Stillbirth is a common adverse pregnancy outcome, with nearly 3 million third-trimester stillbirths occurring worldwide each year. 98% occur in low-income and middle-income countries, and more than 1 million stillbirths occur in the intrapartum period, despite many being preventable. Nevertheless, stillbirth is practically unrecognised
as a public health issue and few data are reported. In this final paper in the Stillbirths Series, we call for inclusion of stillbirth as a recognised outcome in all relevant international health reports and initiatives. We ask every country to develop and implement a plan to improve maternal and neonatal health that includes a reduction in stillbirths, and to count stillbirths in their vital statistics and other health outcome surveillance systems. We also ask for increased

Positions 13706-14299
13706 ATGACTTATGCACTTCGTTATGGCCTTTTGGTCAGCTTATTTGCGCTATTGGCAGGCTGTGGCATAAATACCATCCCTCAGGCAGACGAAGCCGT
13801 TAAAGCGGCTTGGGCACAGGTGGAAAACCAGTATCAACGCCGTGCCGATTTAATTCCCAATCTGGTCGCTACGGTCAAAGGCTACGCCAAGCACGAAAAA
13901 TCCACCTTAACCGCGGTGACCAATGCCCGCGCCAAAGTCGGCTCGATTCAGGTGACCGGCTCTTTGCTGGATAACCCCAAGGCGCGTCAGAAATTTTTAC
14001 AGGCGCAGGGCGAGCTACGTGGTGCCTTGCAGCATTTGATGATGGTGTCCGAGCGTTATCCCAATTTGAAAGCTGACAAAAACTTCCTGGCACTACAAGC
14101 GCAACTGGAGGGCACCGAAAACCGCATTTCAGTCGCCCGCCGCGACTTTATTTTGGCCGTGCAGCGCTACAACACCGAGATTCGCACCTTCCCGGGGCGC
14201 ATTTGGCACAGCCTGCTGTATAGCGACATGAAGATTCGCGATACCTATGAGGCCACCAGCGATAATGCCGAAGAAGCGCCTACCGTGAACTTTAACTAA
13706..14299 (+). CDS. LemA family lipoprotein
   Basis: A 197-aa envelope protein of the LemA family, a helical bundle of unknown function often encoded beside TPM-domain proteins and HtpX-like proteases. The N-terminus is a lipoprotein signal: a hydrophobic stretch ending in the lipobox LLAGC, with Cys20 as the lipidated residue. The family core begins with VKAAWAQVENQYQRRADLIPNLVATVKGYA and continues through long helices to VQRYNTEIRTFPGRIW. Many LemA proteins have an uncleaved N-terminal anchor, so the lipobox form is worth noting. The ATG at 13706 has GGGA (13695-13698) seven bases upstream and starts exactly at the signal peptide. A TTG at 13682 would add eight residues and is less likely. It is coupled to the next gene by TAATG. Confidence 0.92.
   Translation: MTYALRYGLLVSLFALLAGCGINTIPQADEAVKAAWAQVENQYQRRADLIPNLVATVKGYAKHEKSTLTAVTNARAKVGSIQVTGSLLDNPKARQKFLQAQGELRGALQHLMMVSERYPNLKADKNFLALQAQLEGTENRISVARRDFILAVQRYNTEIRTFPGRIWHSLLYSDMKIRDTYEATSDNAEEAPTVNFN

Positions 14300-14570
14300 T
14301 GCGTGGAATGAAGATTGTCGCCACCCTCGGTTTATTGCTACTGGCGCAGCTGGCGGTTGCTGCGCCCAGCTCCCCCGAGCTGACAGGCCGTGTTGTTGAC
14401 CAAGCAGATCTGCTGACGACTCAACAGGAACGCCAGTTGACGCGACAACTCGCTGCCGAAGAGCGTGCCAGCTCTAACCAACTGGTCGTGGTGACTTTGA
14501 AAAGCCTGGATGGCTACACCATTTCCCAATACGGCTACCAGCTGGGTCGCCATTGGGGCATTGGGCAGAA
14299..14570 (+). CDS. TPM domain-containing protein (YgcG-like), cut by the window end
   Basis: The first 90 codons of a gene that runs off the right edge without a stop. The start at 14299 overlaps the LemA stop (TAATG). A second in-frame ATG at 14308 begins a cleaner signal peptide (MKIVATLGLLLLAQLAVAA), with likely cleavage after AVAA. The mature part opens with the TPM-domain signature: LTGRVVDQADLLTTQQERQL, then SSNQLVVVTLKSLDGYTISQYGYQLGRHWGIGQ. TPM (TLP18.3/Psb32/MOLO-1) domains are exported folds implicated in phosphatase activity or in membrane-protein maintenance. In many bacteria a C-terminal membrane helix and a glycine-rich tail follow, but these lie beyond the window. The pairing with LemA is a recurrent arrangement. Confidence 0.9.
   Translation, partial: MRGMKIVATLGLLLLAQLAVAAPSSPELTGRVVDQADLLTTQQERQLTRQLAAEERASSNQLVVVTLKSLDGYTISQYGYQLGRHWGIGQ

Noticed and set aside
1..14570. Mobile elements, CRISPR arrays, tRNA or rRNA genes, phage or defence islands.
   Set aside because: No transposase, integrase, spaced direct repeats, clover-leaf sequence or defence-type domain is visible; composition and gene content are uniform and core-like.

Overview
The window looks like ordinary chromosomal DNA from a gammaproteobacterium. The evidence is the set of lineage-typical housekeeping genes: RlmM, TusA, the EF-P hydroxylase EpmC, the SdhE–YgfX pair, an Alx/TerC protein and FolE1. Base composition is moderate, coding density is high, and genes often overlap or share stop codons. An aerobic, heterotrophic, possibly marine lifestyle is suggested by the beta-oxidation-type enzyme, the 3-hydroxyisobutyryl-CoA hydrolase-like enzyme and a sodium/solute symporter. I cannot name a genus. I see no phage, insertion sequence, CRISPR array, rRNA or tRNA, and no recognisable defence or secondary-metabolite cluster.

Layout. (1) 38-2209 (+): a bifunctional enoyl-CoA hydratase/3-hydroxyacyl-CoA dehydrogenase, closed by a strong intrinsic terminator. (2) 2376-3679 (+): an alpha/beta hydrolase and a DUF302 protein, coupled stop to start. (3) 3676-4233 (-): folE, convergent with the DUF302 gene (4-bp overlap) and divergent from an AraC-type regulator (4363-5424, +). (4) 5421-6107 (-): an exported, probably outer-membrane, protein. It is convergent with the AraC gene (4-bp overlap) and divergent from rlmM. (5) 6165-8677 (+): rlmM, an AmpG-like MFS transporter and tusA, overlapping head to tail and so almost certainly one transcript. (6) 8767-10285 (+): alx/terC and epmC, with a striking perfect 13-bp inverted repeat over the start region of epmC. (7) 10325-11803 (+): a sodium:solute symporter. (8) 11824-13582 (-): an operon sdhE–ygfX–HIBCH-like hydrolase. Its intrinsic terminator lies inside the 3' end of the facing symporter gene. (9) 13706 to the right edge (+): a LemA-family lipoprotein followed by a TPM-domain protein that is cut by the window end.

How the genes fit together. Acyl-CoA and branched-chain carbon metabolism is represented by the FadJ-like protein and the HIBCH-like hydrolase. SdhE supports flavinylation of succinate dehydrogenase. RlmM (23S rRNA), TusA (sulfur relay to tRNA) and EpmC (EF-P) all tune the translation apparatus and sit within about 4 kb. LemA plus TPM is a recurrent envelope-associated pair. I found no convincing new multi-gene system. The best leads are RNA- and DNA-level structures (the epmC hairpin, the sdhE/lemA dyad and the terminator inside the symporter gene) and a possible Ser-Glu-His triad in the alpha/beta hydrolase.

investment in stillbirth-related research, and especially research aimed at identifying and addressing barriers to the aversion of stillbirths within the maternal and neonatal health systems of low-income and middle-income countries.
Finally, we ask all those interested in reducing stillbirths to join with advocates for the improvement of other pregnancy-related outcomes, for mothers and their off spring, so that a united front for improved pregnancy and neonatal care for all will become a reality.